The Pears

  • 4 large firm pears, such as Beurre Bosc
  • 500 ml water
  • 150 gr caster sugar
  • 1 vanilla bean, slit open and seeds scraped
  • juice and rind ( without pith) of 1 lemon
  • 2 strips orange rind
  • 1/3 cup vincotto

Peel and core the pears and cut each pear into four. Place the water, sugar, vanilla, lemon and orange rinds, juice and vincotto into a medium-sized saucepan. Bring to the boil then add the pears. Cook on a low poaching heat, for around 30 minutes or until you are satisfied that the pears are soft enough. Remove the pears from the liquid and reduce the poaching liquid to thicken. The pears can be kept for days covered in their liquid.

The brûlée on top.

Sprinkle 1/3 of a cup of Demerara sugar evenly over the cake. Holding a kitchen blowtorch, caramelise the top by moving the flame backwards and forwards, until the sugar is melted.

Serve the tart with Vincotto poached pears on the side.

Buona Pasqua a Tutti.

Although this dessert has many steps, it really is easy to put together once you’ve made a sweet pastry shell.

All recipes are derivative and I have based this one on a recipe I found here, a site dedicated to the use of Vincotto. I also added some of the extra orange elements found in the traditional Pastiera Napolitana.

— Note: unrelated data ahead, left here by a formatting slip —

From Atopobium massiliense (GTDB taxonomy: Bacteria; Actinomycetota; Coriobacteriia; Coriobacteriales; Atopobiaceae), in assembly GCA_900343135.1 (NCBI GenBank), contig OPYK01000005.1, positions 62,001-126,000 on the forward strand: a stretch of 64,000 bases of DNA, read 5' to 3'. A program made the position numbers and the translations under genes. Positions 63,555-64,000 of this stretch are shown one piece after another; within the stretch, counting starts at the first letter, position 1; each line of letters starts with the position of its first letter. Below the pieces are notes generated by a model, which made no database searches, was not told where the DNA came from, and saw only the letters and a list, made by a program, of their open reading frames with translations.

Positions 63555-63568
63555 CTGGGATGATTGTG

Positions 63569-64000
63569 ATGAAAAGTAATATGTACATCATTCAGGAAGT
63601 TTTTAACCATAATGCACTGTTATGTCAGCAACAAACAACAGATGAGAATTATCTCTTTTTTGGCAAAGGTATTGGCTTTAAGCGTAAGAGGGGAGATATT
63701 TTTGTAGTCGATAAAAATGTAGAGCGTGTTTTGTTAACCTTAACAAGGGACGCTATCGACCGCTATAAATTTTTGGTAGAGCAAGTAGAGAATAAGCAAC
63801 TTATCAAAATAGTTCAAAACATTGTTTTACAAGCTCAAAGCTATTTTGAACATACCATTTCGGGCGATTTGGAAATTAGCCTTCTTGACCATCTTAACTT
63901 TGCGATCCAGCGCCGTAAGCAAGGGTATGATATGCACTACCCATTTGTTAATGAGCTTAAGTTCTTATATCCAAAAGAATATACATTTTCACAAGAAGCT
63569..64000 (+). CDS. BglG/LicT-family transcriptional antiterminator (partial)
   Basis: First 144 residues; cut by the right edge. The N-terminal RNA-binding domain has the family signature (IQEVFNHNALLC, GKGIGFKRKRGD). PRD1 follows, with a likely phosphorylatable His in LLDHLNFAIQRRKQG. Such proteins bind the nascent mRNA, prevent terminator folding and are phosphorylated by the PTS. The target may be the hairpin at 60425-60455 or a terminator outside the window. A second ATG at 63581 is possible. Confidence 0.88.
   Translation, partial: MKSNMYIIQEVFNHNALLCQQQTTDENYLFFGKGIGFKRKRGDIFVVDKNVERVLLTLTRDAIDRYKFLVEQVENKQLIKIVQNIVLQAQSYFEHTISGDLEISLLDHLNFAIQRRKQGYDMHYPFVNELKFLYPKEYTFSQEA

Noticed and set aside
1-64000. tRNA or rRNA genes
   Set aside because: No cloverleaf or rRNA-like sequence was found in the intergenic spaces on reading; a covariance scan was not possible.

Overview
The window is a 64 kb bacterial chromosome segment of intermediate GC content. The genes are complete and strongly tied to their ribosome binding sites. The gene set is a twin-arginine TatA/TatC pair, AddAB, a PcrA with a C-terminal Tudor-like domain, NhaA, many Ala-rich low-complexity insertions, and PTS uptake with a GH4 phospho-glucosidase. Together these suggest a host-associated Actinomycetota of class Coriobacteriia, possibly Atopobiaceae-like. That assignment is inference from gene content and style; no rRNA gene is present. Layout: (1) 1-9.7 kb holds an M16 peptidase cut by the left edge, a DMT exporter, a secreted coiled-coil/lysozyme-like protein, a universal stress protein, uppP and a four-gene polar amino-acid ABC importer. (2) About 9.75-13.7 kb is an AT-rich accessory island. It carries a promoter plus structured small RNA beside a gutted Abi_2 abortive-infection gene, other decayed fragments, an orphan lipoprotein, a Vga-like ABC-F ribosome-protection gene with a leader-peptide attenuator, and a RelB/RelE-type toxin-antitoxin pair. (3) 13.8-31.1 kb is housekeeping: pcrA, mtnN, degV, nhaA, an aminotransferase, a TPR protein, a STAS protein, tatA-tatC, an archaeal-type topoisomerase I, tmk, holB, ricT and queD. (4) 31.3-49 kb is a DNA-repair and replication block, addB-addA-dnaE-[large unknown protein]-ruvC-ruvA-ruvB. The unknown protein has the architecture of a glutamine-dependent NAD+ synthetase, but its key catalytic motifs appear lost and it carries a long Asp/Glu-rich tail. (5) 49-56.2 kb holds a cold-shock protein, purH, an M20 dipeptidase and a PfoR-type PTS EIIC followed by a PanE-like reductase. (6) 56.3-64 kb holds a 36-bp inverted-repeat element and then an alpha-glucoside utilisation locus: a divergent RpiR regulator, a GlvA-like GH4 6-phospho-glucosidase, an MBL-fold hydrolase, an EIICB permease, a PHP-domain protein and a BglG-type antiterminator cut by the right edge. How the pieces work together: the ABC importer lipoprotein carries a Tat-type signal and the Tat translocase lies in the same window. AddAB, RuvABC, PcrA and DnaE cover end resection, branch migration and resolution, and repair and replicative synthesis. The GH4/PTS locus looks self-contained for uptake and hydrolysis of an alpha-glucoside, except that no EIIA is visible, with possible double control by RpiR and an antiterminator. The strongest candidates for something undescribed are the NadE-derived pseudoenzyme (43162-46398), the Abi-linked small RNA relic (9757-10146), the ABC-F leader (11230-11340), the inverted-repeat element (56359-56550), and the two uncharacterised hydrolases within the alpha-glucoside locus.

¹ https://it.wikipedia.org/wiki/Pastiera_napoletana

Sourdough Buccellato. Fruit Bread from Lucca

There is a local saying in Lucca about its famous Buccellato sweet bread: who ever comes to Lucca and doesn’t eat Buccellato might as well never have come. (“Chi viene a Lucca e non mangia il buccellato è come non ci fosse mai stato”).

Piazza dell’Anfiteatro, Lucca

The last time we stayed in Lucca, we were fortunate to try this bread, thanks to our host Guido, who brought us a warm fresh loaf one Sunday morning. I’ve dreamed about making it ever since, especially now that Easter is around the corner. It seems like a good substitute for Hot Cross Buns and is great toasted. The Lucchese eat this loaf at any time of the year: it is not a festive Easter bread, but it does seem to suit the season. It is said to go well dunked into a licorice based spirit such as Anisette or Sambucca, as there is a hint of anise in the bread.

Buccellato. Dunk in an Anise flavoured liquor or toast and spread with butter.

I have used a ripe sourdough starter in this recipe, which I’m sure they used in days of old.  It is fairly plain, as many Italian cakes and festive breads seem to be. If you wish to make it using yeast, see the notes below.